In this age of Amazon, Uber, Airbnb and the like, it’s easy to understand why so many of us in the utility business are ambivalent—to say the least—about the trend toward distributed generation. After all, why should any established and profitable business welcome the arrival of yet another “disrupter”?
Nonetheless, a wide array of traditional business sectors, both in the United States and globally, have seen fit to acknowledge and even embrace disruptive change. Think of the way Walmart is going head-to-head with Amazon in the realm of ecommerce, or the billions of dollars that mainstream automakers like Toyota, BMW and Ford are sinking into driverless cars. In much the same way, member-owned cooperatives, as well as many municipal-owned electric systems, stand to benefit by leveraging the trend toward distributed generation, as opposed to resisting or denying it.
Co-ops and munis are better positioned than their larger, investor-owned counterparts to adapt to change, given that they have neither stockholders to appease nor quite as many regulatory restraints to consider. It is a bit easier, in other words, for them to acknowledge the reality of today’s energy business—namely, that it is heading toward a greatly expanded, albeit decentralized grid, relative to the past. Indeed, after decades of operating as a largely centralized and regionalized affair, the utility business is now seeing the explosive growth of new, smaller players focused on renewables and various end-use technologies. As I see it, the onus is on co-ops and munis to become faster and nimbler as an adaptive response to this trend.
Clearly, we are moving to a world in which energy storage and generation is the sum of the networked activities of many utilities of all sizes. This stands to bolster grid stability and performance as technology continues to get better and cheaper. It also bolsters the logic and momentum behind one adaptive strategy in particular—strategic partnerships and acquisitions.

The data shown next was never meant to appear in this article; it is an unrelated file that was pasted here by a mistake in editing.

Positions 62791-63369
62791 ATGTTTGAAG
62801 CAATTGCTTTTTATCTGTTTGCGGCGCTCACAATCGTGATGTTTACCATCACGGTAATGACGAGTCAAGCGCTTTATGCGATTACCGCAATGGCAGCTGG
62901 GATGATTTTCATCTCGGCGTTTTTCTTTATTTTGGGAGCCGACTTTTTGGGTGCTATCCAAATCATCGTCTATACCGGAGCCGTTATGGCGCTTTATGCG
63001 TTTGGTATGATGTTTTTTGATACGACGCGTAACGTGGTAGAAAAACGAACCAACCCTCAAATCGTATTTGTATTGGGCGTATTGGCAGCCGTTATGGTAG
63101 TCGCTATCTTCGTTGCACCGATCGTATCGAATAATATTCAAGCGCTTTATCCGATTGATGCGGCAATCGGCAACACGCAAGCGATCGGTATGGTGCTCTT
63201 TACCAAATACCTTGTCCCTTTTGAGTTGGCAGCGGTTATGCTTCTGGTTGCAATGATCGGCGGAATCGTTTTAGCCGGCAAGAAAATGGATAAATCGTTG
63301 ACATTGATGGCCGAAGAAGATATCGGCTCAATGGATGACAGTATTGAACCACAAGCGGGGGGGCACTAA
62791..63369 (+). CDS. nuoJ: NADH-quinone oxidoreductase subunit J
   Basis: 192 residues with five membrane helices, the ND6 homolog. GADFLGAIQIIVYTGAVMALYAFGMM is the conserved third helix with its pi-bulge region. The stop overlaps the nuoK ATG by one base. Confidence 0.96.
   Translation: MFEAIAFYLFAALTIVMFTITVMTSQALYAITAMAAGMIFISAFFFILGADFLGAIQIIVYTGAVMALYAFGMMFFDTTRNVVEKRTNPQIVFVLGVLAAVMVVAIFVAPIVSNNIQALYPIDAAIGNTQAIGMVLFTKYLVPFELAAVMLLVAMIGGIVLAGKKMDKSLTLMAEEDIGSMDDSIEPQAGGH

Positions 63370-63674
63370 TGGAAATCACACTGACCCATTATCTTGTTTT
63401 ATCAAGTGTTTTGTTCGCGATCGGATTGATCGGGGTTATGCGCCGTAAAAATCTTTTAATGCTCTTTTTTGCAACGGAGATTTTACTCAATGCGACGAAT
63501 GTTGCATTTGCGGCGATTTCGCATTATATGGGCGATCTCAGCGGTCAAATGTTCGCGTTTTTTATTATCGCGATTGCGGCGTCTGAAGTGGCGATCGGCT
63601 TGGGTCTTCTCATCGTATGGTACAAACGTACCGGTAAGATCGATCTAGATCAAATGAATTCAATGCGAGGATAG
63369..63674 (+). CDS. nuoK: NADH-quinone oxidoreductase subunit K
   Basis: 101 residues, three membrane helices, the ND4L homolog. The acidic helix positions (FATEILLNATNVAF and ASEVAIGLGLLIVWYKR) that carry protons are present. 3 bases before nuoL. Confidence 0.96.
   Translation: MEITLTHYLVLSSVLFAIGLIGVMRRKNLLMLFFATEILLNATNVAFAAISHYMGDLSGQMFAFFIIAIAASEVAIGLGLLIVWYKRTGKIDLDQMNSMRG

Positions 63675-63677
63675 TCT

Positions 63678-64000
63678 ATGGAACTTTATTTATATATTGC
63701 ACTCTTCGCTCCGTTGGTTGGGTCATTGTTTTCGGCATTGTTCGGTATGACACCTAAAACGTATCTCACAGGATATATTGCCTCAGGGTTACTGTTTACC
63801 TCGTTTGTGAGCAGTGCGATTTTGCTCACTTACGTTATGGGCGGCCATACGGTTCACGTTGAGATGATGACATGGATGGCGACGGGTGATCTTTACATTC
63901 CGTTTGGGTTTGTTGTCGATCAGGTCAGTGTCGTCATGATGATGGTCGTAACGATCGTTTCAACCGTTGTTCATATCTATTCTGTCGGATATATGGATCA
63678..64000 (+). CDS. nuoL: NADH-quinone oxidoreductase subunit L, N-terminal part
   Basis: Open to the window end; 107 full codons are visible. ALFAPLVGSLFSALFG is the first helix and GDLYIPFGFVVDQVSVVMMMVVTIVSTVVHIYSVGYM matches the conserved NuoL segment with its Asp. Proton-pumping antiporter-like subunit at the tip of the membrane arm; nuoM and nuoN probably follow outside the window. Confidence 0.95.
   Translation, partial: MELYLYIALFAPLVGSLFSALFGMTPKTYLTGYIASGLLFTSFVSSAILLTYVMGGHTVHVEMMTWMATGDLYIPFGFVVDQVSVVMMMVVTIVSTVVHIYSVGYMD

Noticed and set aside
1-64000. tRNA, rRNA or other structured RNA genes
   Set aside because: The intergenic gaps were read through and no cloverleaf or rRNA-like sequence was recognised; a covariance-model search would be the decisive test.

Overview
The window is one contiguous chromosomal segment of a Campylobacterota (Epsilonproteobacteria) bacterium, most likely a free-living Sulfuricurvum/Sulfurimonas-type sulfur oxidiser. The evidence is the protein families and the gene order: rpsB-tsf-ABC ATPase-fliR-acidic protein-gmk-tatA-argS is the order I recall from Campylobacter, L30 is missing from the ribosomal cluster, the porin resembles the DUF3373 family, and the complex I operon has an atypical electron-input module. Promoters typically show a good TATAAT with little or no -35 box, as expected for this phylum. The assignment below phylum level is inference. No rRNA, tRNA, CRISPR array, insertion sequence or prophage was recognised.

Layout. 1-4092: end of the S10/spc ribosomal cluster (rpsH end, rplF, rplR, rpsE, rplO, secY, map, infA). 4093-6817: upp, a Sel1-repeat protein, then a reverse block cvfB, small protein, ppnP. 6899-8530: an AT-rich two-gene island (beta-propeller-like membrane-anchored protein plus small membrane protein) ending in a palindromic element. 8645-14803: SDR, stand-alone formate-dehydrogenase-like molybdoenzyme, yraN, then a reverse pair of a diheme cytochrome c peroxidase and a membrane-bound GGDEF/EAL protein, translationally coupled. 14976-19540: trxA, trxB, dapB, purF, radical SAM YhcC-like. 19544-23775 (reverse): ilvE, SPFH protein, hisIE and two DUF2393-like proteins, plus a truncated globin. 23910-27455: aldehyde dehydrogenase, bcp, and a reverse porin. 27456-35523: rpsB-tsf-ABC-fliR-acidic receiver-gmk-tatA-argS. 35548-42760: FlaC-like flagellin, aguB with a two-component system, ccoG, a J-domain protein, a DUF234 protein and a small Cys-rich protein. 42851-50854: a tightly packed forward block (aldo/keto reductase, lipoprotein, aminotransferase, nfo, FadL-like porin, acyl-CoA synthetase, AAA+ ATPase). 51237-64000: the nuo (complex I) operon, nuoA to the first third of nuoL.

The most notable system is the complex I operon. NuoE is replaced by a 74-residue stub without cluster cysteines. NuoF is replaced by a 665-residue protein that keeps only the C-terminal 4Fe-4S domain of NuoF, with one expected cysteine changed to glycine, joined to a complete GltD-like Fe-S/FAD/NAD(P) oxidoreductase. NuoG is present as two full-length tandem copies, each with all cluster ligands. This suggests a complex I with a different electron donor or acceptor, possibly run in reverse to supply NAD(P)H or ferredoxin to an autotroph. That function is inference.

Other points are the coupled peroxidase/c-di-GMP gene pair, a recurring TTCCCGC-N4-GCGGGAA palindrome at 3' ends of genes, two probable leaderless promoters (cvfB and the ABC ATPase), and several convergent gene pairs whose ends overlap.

In today’s marketplace, traditional players are teaming with startups as never before. Top grocers such as Publix and Kroger are doing deals with delivery services like Instacart (Target even snapped up the fast-growing delivery specialist Shipt for $550 million). More retailers than you could count have entered into partnerships with Uber and Lyft.
In the same way, co-ops and munis should get even more aggressive in the year ahead about building strategic relationships with distributed generation startups. This will help utilities keep their existing customers and attract new ones. After all, consumer-owned power suppliers are naturally driven by the wants and needs of their customers, and today, more and more big consumers of energy—in manufacturing, commercial real estate and other sectors—are clamoring for green power.
In response, both power supply and distribution utilities should be proactive about reviewing legacy contracts in which they have agreed to work exclusively with each other. The goal here should be to create carve-outs that allow them to buy a portion of their power from a wide array of distributed generation entities, based on the demand profile of the marketplaces in which they operate.